Thursday, March 24, 2011

Context and Relativity in Beer Prices

In economics, it turns out, relative measures matter a lot.  For example, peoples' satisfaction with their own income depends a lot on the incomes of their neighbors and friends.  People place value on things like cars and barbecues that depends not only on their own intrinsic value but on how much better they are from the next best thing.   This fact does not easily fit into a lot of economic theory that deals only in individual decision making.  You have do get into game theory to start to describe these types of values that depend on others actions - and that gets hard quickly. 

Anyway I thought of all this when I finally encountered a Ninkasi six-pack in my local grocery store and was taken aback by the price: $10.99.  Holy s#%t, I thought, that is expensive. It is substantially more than say a Bridgeport, Deschutes or Full Sail sixer.

Except that it isn't of course, in fact it represents a substantial discount per ounce then the standard 22oz. Ninkasi bomber bottle that generally retails at $3.99.  Bill Night has been pointing this out for a long time, of course, but it is one thing to talk about rationally and quite another to experience it emotionally.  Using Bill's Six Pack Equivalent (SPE) calculator it is easy to see that a 22oz bomber at $3.99 translates to a six pack price of $13.06. 

So the Ninkasi sixer actually represents a much better deal than the previous 22oz bottle which makes little rational sense as the packaging per dollar has gone up.  But of course when you buy a six pack you are buying 72oz total and thus the better price is a volume discount.  See previous posts on non-linear pricing to understand why companies can do better but following a non-linear pricing strategy.

But what really matters, at least to the front of my mind where the first emotional responses form is that Ninkasi 22s were generally among the cheapest ones on the shelf and now the Ninkasi sixers are the most expensive.  And where I was very happy to fork over $4 for a 22, I am now reluctant to spend $11 on a sixer even though I am the only beer drinker in my household and a 12oz bottle of a big Ninkasi beer is generally all I need.  Its all in the framing - the relative comparisons.  Before I would look at a bomber of Deschutes Red Chair, say, for $5.49 and quickly choose Ninkasi.  But now I look at a sixer of Red Chair for $6.99 and a sixer of Ninkasi for $10.99 and I am not likely to buy the Ninkasi.  Except that I will probably buy a bomber - despite my knowledge of Bill's SPE calcs.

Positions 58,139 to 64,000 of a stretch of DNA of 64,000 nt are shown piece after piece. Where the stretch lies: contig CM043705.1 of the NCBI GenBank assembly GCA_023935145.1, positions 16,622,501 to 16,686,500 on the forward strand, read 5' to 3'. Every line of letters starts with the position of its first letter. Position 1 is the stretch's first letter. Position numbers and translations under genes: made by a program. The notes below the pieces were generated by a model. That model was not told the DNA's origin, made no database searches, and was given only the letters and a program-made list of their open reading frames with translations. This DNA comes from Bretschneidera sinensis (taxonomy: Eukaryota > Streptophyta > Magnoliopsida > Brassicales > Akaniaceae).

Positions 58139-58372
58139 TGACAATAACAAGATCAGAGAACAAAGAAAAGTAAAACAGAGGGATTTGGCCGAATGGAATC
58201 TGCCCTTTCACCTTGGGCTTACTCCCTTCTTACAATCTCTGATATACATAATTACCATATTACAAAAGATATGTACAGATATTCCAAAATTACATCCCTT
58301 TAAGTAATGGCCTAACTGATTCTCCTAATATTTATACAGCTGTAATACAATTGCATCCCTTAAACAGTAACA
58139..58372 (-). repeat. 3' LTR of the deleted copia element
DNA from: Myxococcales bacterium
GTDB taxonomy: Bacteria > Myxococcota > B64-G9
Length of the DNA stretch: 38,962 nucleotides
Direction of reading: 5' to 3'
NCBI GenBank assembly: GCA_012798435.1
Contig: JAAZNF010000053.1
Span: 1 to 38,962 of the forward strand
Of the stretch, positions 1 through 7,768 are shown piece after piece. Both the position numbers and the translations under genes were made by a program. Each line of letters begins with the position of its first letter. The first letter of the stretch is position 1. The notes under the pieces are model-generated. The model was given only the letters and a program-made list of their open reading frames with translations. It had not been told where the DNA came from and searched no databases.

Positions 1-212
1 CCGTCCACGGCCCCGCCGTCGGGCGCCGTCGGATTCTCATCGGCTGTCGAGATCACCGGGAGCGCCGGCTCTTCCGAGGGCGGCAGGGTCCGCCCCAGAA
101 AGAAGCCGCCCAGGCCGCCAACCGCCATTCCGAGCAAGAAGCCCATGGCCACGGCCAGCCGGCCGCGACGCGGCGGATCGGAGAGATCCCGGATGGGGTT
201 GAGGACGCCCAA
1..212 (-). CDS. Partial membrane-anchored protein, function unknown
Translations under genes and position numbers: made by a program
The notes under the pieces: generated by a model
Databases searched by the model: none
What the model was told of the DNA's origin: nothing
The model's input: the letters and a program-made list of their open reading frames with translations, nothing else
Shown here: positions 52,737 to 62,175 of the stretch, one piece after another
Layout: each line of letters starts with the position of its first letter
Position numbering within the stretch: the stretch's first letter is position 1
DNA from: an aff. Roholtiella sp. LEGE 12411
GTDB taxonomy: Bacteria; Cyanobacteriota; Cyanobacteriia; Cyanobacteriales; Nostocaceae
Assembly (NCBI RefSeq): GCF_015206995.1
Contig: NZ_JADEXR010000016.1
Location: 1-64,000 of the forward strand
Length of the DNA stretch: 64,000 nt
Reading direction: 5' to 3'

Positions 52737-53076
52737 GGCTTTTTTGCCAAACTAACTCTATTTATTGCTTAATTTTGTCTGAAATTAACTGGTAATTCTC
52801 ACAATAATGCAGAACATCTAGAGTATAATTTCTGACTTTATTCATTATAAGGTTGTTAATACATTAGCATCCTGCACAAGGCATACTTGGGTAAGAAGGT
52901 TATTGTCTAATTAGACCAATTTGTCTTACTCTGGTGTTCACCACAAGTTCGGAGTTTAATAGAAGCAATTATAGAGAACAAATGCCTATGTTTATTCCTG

I always thought of Ninkasi as very savvy for coming in at an aggressive price point for their bombers and it'll be interesting to see what happens now given that their sixers are going to be relatively expensive. 

 Because it is all relative.


The Not So Professional Beer Blog said...

I'm a big fan of Bill's SPE calculator was thrilled to see Ninkasi's six packs, even at the seemingly high sticker price. I like that they are cheaper than their 22 oz. big brothers. But the main draw for me is that I usually drink just one beer (12 oz.) a day and a bomber is more than I need. So Ninkasi has just added me as an incremental customer by selling six-packs.

I expect Ninkasi is in an experimentation phase and is trying to grow market share while not cratering their margins by competing at the $6-$8 six-pack price point. I'm willing to wager a Total Domination that they will eventually drop down to that price range.

The Oriole Way said...

First, wow you guys have some great cheap beer in Portland. Color me jealous.

Second, I spoke with a brewer here in Baltimore about a year ago regarding pricing and packaging strategies, and he some very interesting things to say. I don't know if you have encountered 4-packs yet (which are really, really sneaky since they look just like 6-packs in the cooler until you pick one up), but brewers basically have a choice to package their premium offerings as either a 22oz bomber, a 4-pack, or a 6-pack. I was struck by this comment from my brewer friend: "Our customer will not pay more than $12-$14 for a six pack or $10-$12 for a 4-pack, but they will happily pay $6 or $7 for a bomber." Doing the math, that works out to $2/12 oz for 6-packs, $2.50/12 oz for 4-packs, or $3.67/12 oz for bombers. In this case, bombers are clearly the higher margin product, and for a limited release seasonal beer may well be the way to maximize profits.

The curious thing is that Portland beer pricing is so different than East Coast pricing (this could be because of taxes, or Maryland's prohibition on grocery store beer sales). You balk at a $10.99 6-pack, but I see that price and think "cheap!". This differential could significantly alter the math on the bomber/6-pack pricing decision if there is enough inelasticity for brewers to begin raising their prices.